The IRB and its Member Unions have underscored their commitment to consistent and accurate match officiating by sanctioning and supporting two trials that will see the powers of the television match official (TMO) extended for the next season of the Aviva Premiership in England and South Africa’s Absa Currie Cup.
England's premier domestic competition will provide the backdrop for an extended protocol that will now allow the TMO to be consulted on potential infringements prior to a try being scored and potential acts of foul play. A different set of protocols will be used in the Currie Cup.
The English trial will see the current scope of the TMO extended to include the review of any aspect of play from the previous restart (set piece, penalty/free kick, kick-off or restart) up to the ball being grounded while the referee may also call on the TMO to include incidents of potential foul play.
The South African trial will be somewhat more restricted in what the TMO can be called upon to review while still providing additional scope to the current protocol. Specifically, in the Absa Currie Cup, the TMO can be asked to review up to two phases (rucks or mauls) before the ball is grounded.
Results of trial will be extensively evaluated
The trials will be subject to extensive evaluation and Union, player and match official consultation to allow the IRB Rugby Committee to determine a protocol that improves the efficiency of the TMO role without adversely impacting on the character of the Game.
The IRB Rugby Committee recommendation will be considered by IRB Council in November 2013. The trial is in addition to the global trial of six Law amendments approved by the IRB Council in May, from the start of the next season in each hemisphere and forms a package of amendments aimed at enhancing key areas of the Game.
Details of the trial TMO protocols can be found here.
Currently, the TMO protocols are summarised as part of Law 6.A.6 (Referee consulting with others).
The trials have been approved on the basis that they have the potential to address match-affecting incidents that currently are not captured by the TMO. While the trials will greatly assist the match official team, all match officials will be reminded of their responsibility to tackle the clear and obvious and use of the TMO will be included within performance reviews.
IRB has worked in partnership with RFU, PRL and SARU
The RFU paved the way for the trial in England’s premier club following the mandate by the IRB Council that an extended TMO protocol should take place in an elite domestic competition in 2012. The RFU is working in partnership with Premier Rugby Limited (PRL) to implement and manage the trial within the Aviva Premiership. A similar process has been followed within South Africa.
IRB Chairman Bernard Lapasset said: "It is exciting and encouraging that the RFU and SARU have embraced this important trial and opened the way for an extended TMO protocol within these two flagship tournaments."
"Rugby continues to evolve and innovate and there is no doubt that Rugby referees have one of the toughest officiating roles in sport. We are committed to ensuring that they have all the tools they require from conditioning, management and technology to ensure that they can perform to the highest possible standards."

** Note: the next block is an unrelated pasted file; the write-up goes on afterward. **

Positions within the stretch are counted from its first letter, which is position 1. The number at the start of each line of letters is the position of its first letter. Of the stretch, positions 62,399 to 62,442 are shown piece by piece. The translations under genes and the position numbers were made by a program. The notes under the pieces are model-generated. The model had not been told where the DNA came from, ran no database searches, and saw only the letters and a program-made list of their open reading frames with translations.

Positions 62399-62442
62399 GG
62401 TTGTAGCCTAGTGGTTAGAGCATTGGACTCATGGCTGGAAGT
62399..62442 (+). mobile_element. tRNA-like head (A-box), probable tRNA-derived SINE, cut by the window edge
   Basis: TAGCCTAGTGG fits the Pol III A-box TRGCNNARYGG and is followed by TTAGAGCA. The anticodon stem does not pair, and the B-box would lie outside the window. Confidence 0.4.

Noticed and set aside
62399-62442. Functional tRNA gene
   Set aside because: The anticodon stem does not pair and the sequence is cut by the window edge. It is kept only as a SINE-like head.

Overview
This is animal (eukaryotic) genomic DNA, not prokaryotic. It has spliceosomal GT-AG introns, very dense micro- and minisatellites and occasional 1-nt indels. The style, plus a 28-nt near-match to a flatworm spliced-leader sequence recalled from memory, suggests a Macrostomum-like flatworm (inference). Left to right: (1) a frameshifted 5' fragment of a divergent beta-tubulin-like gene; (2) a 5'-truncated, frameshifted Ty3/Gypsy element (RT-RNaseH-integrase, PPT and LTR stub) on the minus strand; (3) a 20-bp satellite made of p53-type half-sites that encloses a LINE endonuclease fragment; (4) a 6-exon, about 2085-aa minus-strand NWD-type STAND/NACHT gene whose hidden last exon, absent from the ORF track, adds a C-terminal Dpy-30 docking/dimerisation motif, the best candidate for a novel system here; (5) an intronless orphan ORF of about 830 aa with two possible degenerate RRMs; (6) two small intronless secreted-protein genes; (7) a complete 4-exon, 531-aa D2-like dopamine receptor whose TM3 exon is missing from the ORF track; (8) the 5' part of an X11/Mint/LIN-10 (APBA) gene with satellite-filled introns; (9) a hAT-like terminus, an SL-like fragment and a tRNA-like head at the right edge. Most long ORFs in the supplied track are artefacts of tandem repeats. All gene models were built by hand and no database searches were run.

"It should be noted that this is a trial and the extension of technology should not adversely impact the shape and character of the Game. It is therefore important that excessive recourse to the TMO must be avoided for the sake of continuity and, to that end, match officials will be reminded of that and assessed accordingly."
Part of commitment to improve decision-making further
"I would like to thank the RFU, SARU and PRL for enabling this trial to take place in two prestigious, elite competitions and all of our Unions for their commitment to continually reviewing this area of the Game in order that we can further promote accuracy of decision-making in Rugby."
SARU Chief Executive Jurie Roux said: “SARU is delighted to be part of this important trial, which is being applied in our Absa Currie Cup. Most people acknowledge that the extension of the TMO protocols needs to be investigated and so to have two differing sets of protocols being trialled at the same time in elite competitions will give the IRB a unique insight into this crucial area of the modern game. We are happy to be at the forefront of this innovation for the good of the global game.”
Phil Winstanley, Rugby Director at Premiership Rugby, said: “The TMO trial in live televised games allows us to maintain the integrity of our competition by ensuring that the match officials are given the utmost support in getting crucial decisions right. We are extremely mindful about ensuring that we achieve a balance between protecting the integrity of the game and impacting on the dynamic nature of our sport by creating too many stoppages in play.”
RFU Professional Rugby Director Rob Andrew said: “We are delighted that the IRB has sanctioned these trials which will be thoroughly reviewed and analysed at the end of the season to measure the wider impact on our game.”
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